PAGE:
Pixel Watch 2 vs Fitbit Versa 4/Sense 2

The key differences between these Fitbit-toting smartwatches
Wareable Pixel Watch 2 vs Versa 4
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With the launch of the new Google Pixel Watch 2, there’s a new Android flagship in town.

But those eyeing up the new Pixel Watch 2 will naturally have their eye drawn to the older Fitbit Versa 4 and Sense 2.

While they’re nowhere near as powerful as the Pixel Watch 2 as a smartwatch, the Fitbit pair boasts the same fitness tracking and has a much longer battery life.

But there are natural sacrifices to be made. Here’s how they stack up in this ultimate showdown.


> Fitbit Versa 4 review
> Fitbit Sense 2 review
> Google Pixel Watch 2 review


WareableGoogle Pixel Watch 2 on wrist

The Pixel Watch 2 boasts a sustainable and lightweight 100% recycled aluminum case.

Its slim profile makes it comfortable to wear during workouts and daily life. It’s just 41mm and there’s only one case size, so it might not fit larger wrists well – but it’s very unisex.

The AMOLED display is fairly small at 1.2 inches but crisp thanks to the 450x450 display.

The Fitbit's Versa 4 and Sense 2 are different, with a square “pebble” shape, and are thin and light with an aluminum case. They also come in a 43mm case, so there's not much to pick between them in terms of case size, and both can be considered unisex.

The AMOLED screen isn’t quite as sharp and contributes to a far less premium feel overall.

Operating system and features

WareableGoogle Pixel Watch 2 on wrist

Google's Pixel Watch 2 runs on the new Qualcomm Snapdragon W5+ platform, which promises better performance and battery efficiency. It’s snappy to use, and there has been a modest improvement in battery life which we’ll come onto later.

Wear OS 4 runs the show – the latest version of the OS – and that brings full access to the Google Play store so there are apps aplenty, including music and fitness services.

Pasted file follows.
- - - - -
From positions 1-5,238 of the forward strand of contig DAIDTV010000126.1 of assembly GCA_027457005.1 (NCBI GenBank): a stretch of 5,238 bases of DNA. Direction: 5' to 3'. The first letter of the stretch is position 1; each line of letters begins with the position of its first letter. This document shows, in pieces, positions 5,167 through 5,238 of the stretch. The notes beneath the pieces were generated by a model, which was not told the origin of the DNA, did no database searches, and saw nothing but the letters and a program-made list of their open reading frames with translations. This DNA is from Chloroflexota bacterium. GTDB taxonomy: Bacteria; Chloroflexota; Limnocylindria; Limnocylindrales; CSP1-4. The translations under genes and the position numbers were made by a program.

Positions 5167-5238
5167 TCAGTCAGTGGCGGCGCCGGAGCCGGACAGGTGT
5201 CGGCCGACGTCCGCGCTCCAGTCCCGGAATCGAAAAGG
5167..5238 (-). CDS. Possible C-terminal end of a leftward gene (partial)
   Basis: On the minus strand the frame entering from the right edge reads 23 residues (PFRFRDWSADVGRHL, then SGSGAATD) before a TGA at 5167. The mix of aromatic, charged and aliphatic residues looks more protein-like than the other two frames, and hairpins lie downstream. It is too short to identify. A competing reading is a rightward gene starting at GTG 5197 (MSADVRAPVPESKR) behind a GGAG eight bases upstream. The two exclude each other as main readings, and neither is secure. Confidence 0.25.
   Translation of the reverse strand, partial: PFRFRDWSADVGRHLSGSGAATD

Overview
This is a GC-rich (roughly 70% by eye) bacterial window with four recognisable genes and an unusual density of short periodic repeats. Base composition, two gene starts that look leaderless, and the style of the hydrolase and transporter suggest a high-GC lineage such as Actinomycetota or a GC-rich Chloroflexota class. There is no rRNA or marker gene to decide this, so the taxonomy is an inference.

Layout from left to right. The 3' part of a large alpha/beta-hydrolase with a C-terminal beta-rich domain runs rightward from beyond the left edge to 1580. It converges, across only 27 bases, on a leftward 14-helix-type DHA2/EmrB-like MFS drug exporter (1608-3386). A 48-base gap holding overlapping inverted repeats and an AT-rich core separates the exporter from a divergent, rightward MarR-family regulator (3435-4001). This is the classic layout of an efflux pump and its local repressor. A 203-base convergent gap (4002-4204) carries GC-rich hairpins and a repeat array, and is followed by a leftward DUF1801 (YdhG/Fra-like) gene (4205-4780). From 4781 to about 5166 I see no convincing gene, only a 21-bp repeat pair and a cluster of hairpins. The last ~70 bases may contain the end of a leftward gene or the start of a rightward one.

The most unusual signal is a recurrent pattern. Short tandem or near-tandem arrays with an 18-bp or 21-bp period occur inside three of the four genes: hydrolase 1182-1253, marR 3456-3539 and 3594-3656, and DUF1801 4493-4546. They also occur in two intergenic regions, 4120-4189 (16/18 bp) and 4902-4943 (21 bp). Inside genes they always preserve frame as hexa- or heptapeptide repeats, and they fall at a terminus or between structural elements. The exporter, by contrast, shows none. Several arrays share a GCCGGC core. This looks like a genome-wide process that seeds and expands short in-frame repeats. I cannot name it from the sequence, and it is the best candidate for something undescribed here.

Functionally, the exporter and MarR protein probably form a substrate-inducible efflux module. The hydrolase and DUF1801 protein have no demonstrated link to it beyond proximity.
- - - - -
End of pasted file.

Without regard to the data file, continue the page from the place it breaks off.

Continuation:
However, it only works with Android smartphones.

Wear OS is also filled with handy features, such as Tiles, which do a great job of providing you with glanceable information from your apps and services.

And Google Pay is also one of the better contactless payment services.

The Sense 2 and Versa run on the old Fitbit OS. Google has been stripping this of smart features over the past year, and it seems unlikely it will back a Versa 5/Sense 3 – at least on this platform.

There are no apps to speak of, and the feature set is minimal.

It supports notifications from a paired smartphone, and unlike the Pixel Watch 2, it’s compatible with iOS and Android.

Health features

WareableGoogle Pixel Watch 2 on wrist

The Pixel Watch 2 takes advantage of Google’s ownership of Fitbit by putting its health-tracking features front and center. So you get essentially the same features on both the Sense 2 and Pixel Watch 2.

Both feature a continuous electrodermal activity sensor (cEDA) and a skin temperature sensor, enhancing stress-tracking capabilities. 

Both feature ECG, so you can spot-check heart rhythm health, and both watches will also track your heart rate rhythm passively, using the PPG sensor.

WareableGoogle Pixel Watch 2 on wrist

The Health Metrics Dashboard displays HRV, SpO2, breathing rate, resting heart rate, and skin temperature, providing quick insights into your baselines and trends.